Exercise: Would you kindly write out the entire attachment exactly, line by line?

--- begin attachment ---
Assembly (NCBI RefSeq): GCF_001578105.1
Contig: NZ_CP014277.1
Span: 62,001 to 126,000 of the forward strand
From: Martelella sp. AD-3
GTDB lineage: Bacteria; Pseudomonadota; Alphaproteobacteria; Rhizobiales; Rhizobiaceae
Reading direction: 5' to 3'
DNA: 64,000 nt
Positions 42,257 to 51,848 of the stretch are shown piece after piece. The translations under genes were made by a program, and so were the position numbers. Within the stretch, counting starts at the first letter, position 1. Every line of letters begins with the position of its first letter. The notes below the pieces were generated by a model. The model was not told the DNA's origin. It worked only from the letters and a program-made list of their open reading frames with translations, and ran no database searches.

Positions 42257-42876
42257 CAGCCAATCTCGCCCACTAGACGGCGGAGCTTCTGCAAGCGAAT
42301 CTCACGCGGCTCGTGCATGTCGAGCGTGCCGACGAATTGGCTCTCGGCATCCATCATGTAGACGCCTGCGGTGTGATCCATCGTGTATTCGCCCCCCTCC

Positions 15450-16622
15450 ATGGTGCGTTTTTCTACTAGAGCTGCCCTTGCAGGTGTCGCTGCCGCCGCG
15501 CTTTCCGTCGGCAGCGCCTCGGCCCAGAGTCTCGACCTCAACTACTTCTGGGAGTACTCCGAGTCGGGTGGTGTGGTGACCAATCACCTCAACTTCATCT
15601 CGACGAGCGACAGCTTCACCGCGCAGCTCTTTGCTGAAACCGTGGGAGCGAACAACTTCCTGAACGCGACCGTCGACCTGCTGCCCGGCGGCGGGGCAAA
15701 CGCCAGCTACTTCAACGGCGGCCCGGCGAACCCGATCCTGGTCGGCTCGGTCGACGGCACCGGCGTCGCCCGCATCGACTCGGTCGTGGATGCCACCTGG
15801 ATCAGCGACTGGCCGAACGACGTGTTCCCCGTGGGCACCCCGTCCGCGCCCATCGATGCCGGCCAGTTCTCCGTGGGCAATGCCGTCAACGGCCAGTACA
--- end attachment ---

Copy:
Assembly (NCBI RefSeq): GCF_001578105.1
Contig: NZ_CP014277.1
Span: 62,001 to 126,000 of the forward strand
From: Martelella sp. AD-3
GTDB lineage: Bacteria; Pseudomonadota; Alphaproteobacteria; Rhizobiales; Rhizobiaceae
Reading direction: 5' to 3'
DNA: 64,000 nt
Positions 42,257 to 51,848 of the stretch are shown piece after piece. The translations under genes were made by a program, and so were the position numbers. Within the stretch, counting starts at the first letter, position 1. Every line of letters begins with the position of its first letter. The notes below the pieces were generated by a model. The model was not told the DNA's origin. It worked only from the letters and a program-made list of their open reading frames with translations, and ran no database searches.

Positions 42257-42876
42257 CAGCCAATCTCGCCCACTAGACGGCGGAGCTTCTGCAAGCGAAT
42301 CTCACGCGGCTCGTGCATGTCGAGCGTGCCGACGAATTGGCTCTCGGCATCCATCATGTAGACGCCTGCGGTGTGATCCATCGTGTATTCGCCCCCCTCC

Positions 15450-16622
15450 ATGGTGCGTTTTTCTACTAGAGCTGCCCTTGCAGGTGTCGCTGCCGCCGCG
15501 CTTTCCGTCGGCAGCGCCTCGGCCCAGAGTCTCGACCTCAACTACTTCTGGGAGTACTCCGAGTCGGGTGGTGTGGTGACCAATCACCTCAACTTCATCT
15601 CGACGAGCGACAGCTTCACCGCGCAGCTCTTTGCTGAAACCGTGGGAGCGAACAACTTCCTGAACGCGACCGTCGACCTGCTGCCCGGCGGCGGGGCAAA
15701 CGCCAGCTACTTCAACGGCGGCCCGGCGAACCCGATCCTGGTCGGCTCGGTCGACGGCACCGGCGTCGCCCGCATCGACTCGGTCGTGGATGCCACCTGG
15801 ATCAGCGACTGGCCGAACGACGTGTTCCCCGTGGGCACCCCGTCCGCGCCCATCGATGCCGGCCAGTTCTCCGTGGGCAATGCCGTCAACGGCCAGTACA